Friday, September 20, 2013

Sky dress

I'm circumventing the issue of the smartphone being my only internet access during this period of quasi-temporary lack of full internet privileges by going through the drafts I've saved here that have photos and amazingly enough, finishing them. You see, I don't know if I can upload photos here from this phone yet.
It's a lot harder than it sounds, so please forgive any irregularities and just think of this as that charmingly quirky time when I was forced to basically phone it in, but not with the negative connotations that phrase has... It feels a bit like blogging by telegraph. (If the smartphone breaks, you'll know because those little puffs on the horizon? Those are my smoke signals.)
So, the blue tie-dye shirt pictured above? I found that on the sidewalk while out walking the kid. Naturally, I washed it and cut it up to make a dress for her.
Then of course I hand embellished it with crocheted edging. I used the smallest crochet thread generally available (30?) but then I happened to be at the closing clearance sale of my old beloved LYS Windsor Button in downtown Boston (the many references I have made on this blog to it I would reference with a link if I were actually able) and discovered some crochet thread so tiny, Victorians would consider it satisfactory. I didn't use it on her dress, but next time... next time.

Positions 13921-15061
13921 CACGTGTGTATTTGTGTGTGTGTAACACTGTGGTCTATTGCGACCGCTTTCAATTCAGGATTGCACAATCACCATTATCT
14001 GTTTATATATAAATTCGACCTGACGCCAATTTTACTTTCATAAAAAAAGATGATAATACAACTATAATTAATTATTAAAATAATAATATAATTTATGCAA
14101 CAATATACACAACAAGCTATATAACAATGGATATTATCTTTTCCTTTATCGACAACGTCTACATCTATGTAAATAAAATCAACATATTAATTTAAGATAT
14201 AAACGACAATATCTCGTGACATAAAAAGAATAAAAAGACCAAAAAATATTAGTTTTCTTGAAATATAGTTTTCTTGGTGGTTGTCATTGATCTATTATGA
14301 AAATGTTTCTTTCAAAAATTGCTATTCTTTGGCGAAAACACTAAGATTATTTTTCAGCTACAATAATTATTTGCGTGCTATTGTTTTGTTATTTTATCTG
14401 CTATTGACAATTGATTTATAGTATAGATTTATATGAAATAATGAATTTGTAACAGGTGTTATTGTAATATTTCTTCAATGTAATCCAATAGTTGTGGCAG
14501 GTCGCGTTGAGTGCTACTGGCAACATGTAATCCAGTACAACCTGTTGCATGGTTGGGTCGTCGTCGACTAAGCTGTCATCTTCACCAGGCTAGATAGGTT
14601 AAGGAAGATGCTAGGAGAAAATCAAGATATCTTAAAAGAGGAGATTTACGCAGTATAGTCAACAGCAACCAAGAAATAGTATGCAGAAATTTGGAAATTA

In these photos V. is kindly modeling the dress for me so that I can check its progress. I have some cute pictures of her in it while we were out walking since she does really wear the dress. I'll post them post-smartphone and link them back to this page, etc.
Closer view. I am rather pleased with how it turned out. I even used interfacing in the button placket! (Feel free to reel from shock.) However, I am looking forward to the day when I can afford not only a sewing machine that does freearm zigzagging, but buttonholes.

Saturday, September 14, 2013

she has gone down!

would you believe I'm typing this ever so slowly with my smart phone?

years ago when I started this blog this idea would be inconceivable. Not just because of technological innovation but because my then partner-boyfriend-whatnot was quite a Luddite. He might not have kicked up too much of a stink because he fancied himself to not be a controlling type of person, but I certainly would have known his opinion.